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Surgical experience in descending thoracic aneurysmectomy with and without adjuncts to avoid ischemia.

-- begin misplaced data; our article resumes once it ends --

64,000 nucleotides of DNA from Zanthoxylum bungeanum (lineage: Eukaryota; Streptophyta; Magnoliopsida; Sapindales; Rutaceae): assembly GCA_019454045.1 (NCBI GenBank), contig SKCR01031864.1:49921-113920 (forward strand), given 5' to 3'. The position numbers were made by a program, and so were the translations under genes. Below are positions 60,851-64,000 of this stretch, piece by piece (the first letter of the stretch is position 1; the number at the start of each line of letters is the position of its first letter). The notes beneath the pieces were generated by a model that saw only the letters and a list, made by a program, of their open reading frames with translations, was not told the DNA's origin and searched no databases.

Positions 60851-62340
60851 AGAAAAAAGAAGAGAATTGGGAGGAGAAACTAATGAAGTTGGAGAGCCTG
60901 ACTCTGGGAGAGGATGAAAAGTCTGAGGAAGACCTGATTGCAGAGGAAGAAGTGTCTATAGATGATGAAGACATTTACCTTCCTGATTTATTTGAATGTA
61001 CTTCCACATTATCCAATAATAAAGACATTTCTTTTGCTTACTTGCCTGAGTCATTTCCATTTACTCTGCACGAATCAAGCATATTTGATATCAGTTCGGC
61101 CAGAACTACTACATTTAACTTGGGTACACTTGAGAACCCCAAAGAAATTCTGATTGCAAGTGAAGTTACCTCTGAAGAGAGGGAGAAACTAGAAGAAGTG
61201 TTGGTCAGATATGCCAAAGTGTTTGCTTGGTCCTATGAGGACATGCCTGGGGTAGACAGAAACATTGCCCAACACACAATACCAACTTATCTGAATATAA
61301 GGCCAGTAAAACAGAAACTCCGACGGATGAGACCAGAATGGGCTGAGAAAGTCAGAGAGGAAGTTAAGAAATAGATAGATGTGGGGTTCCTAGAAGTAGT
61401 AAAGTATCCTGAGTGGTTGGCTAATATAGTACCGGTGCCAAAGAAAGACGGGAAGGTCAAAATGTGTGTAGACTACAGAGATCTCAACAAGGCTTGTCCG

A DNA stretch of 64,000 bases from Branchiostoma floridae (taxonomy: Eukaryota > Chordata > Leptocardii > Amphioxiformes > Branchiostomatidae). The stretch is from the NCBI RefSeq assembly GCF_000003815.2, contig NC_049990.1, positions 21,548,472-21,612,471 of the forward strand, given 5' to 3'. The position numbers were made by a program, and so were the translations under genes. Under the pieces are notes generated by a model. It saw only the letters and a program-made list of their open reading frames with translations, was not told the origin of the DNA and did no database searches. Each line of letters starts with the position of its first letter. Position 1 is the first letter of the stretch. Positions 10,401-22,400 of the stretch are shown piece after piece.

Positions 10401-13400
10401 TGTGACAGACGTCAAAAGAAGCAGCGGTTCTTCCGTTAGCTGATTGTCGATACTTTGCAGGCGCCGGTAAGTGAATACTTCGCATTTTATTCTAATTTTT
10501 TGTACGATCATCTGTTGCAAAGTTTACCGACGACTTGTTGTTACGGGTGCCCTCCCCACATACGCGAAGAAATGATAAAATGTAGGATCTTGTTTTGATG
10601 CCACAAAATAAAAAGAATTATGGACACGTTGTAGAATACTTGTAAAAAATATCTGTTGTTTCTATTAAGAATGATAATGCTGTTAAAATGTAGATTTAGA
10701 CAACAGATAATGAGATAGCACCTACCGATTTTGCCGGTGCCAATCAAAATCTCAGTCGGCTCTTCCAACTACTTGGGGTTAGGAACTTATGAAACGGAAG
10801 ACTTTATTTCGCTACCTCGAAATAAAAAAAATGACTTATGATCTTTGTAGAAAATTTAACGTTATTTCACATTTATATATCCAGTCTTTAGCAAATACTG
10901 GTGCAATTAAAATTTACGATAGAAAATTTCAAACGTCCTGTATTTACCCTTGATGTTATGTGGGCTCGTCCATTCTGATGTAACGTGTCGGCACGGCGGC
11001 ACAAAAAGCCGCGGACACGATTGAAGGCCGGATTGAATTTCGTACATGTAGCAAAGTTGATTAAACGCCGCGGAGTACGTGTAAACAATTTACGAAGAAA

Over the past twelve years, surgical treatment of descending thoracic aneurysms has been performed in 360 patients. Three different operative strategies were employed during resection to provide distal aortic perfusion by temporary bypass (Group 1, 75 patients) or shunt (Group 2, 22 patients) or to simplify the operative procedure with aortic cross-clamping alone (Group 3, 263 patients). The surgical results were determined primarily by patient-related and disease-related variables. Advanced age (older than 70 years), atherosclerotic cause, and emergency operation significantly increased the risks of early mortality and morbidity. The incidence of death (11.7%), paraplegia (6.5%), or renal failure (6%) was not reduced by the use of adjunctive perfusion, and bleeding complications increased significantly in Groups 1 and 2. Spinal cord injury was increased significantly by emergency operations, cross-clamp times exceeding 30 minutes, and extensive aneurysms (p less than 0.05). The risk of renal failure was increased by advanced age and atherosclerotic cause (p less than 0.05). With an experienced surgical team, the primary risks of descending thoracic aneurysmectomy are not influenced by the method of adjunctive perfusion, but are determined by patient factors such as the nature and extent of the aneurysm.

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